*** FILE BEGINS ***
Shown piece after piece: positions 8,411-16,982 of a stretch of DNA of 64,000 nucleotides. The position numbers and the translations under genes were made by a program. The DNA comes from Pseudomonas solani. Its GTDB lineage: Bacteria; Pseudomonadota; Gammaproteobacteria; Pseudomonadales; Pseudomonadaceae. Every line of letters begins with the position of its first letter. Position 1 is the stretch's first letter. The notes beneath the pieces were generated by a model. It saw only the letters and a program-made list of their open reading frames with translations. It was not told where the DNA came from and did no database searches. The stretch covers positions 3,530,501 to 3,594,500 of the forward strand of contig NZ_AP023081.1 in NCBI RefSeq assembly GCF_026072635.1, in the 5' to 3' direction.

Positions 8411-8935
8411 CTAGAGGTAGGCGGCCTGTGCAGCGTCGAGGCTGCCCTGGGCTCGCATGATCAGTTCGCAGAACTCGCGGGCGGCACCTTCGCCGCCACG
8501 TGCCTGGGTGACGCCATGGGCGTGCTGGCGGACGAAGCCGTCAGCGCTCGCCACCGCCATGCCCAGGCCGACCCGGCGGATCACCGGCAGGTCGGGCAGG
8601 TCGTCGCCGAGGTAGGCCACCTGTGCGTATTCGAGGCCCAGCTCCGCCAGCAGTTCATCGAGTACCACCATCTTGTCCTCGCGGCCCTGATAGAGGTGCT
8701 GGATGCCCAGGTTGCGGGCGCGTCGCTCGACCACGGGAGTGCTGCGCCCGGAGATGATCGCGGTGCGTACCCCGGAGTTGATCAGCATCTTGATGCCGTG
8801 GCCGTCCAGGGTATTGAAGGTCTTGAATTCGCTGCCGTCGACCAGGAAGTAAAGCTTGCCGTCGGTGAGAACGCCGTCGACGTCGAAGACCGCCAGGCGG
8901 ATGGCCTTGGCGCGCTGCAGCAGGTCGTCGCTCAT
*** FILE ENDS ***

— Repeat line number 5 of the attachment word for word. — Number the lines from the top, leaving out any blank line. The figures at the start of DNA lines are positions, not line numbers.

8601 TCGTCGCCGAGGTAGGCCACCTGTGCGTATTCGAGGCCCAGCTCCGCCAGCAGTTCATCGAGTACCACCATCTTGTCCTCGCGGCCCTGATAGAGGTGCT